Old Jake took a long drag off his cigarette and tossed it on the ground, his eyes never leaving mine. The red lines, the yellowed whites stared at me, like he was expecting something drastic to happen to me right before his eyes. “Watcha doin?” he asked me, knowing full well what I was up to.
Uncle Jake and me, we’d sit out behind the barn a lot, and talk, about stuff that twelve year old boys have a hard time talking about to just anybody.
Anyway, I came out right after supper, right after the last dish was dried and put away, just before it started to get a little dark outside, cause the back of the barn area scared me in the dark. I came out here by myself and scrunched down into a tiny ball against the tree that the next big puff of wind would blow over. That’s what Jake said. And he seemed to know everything. And the next thing I knew, I heard his boots crackling wood chips under his feet and then he was there, big as life, staring down at me.
“You gonna smoke that thing?” his voice was deep, kinda like the voice God had in that Ten Commandments movie we rented a few weeks ago. The cigarette was sticking out of my mouth. The lighter wouldn’t work. I kept snapping the roller thing under my thumb till it started to hurt.
“Just practicing” I answered, watching the glow at the end of his own cigarette tip. The blue smoke curling around his face made him look anything but God like.
“Practicing for what.” He pulled the cigarette from his mouth and flattened it under his boot.
“Waste of a good one.” I laughed, trying to make a joke. Then, “You know, just practicing. Isn’t that what kids my age do. Gotta work on being cool Jake. They expect it.”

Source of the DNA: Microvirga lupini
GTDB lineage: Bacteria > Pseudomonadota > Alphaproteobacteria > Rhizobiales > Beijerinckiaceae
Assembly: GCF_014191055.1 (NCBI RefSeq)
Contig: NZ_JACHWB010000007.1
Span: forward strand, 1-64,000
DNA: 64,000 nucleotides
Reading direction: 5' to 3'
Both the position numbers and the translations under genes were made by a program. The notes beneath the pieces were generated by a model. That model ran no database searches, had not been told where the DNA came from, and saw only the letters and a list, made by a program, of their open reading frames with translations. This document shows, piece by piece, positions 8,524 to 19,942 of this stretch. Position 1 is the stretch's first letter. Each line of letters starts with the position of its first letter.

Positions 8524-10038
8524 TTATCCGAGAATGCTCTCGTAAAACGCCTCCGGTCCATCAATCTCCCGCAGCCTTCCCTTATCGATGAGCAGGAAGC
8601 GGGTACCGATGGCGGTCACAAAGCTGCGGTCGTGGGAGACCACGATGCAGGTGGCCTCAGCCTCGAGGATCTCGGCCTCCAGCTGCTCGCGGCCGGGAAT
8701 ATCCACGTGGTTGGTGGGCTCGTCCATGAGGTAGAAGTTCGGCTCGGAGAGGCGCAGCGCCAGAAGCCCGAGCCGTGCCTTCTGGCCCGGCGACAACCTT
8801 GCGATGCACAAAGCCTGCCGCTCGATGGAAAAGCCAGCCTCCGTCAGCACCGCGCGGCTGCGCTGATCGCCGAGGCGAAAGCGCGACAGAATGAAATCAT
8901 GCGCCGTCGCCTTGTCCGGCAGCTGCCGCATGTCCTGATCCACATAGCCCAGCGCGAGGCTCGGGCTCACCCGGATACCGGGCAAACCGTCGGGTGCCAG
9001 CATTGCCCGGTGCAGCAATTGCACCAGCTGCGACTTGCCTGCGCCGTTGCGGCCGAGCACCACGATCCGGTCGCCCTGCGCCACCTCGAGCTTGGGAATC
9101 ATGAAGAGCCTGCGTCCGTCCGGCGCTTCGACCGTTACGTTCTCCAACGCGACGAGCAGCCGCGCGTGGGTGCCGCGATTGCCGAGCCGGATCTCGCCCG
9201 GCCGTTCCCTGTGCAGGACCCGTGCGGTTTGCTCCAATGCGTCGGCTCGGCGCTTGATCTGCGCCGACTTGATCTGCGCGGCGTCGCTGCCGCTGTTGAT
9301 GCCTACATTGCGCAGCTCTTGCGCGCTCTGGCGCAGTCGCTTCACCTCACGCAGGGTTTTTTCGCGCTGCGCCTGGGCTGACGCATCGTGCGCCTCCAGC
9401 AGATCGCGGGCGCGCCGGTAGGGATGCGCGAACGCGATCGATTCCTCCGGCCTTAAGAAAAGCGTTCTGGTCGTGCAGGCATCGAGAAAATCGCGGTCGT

Jake reached down and picked up the butt he’d just tossed. “Look at my face,” he said, still staring hard at mine. He put the cigarette back in his mouth, its’ crushed white body spilling brown spidery guts now. It looked funny. It made Jake look ridiculous, but I didn’t say anything. I didn’t even crack a smile.
“My dad used to smoke, all the time. I never saw him but that he didn’t have one of these things hanging out of his mouth. Died of lung cancer when he was 56 years old.” Jake said.
“You smoke,” I said in my defence. “You smoke all the time, and you’re not dead, you’re not even sick.”
“I ain’t 56 yet either,” he said, the crushed cigarette still hanging from his lips.
“My dad smokes,” I continued my line of defence, waiting for a reaction.
“All the more reason you shouldn’t.” Jake got up, spit the mangled cigarette from his mouth and looked down at me, the crevices in his face deep in the evening shadow.
“Do what you gotta do son,” he said, and started to walk away. Then stopped and turned around, his lean tall body standing ghostlike against a darkening sky.
“One more thing,” he said, breaking into a familiar cough. “I just found out, got some stuff on my lungs they gotta look at. Might not be anything, but then again, I’m not 56 yet. Right?”
With that, Jake slipped his hands into his pockets and kept on walking.
I tossed the butt from my mouth and pitched the lighter as far as I could. Uncle Jake was my dad’s brother. I never really knew my grandpa without the deep disgusting cough that finally took his life.
“Okay,” I whispered to his back. “I get it. It’s gotta stop somewhere. I’ll just have one more, and after tomorrow, that will be it.”
I picked the lighter back up off the ground from where I tossed it. After all, it would be easy enough to quit. I’m sure it would be. And anyway, I hadn’t really started, not really.
It was completely dark now, with just the sliver of new moon light showing through the clouds, blurred by the pale haze of the soft blue smoke moving in front of my eyes. Yes, tomorrow would be soon enough.
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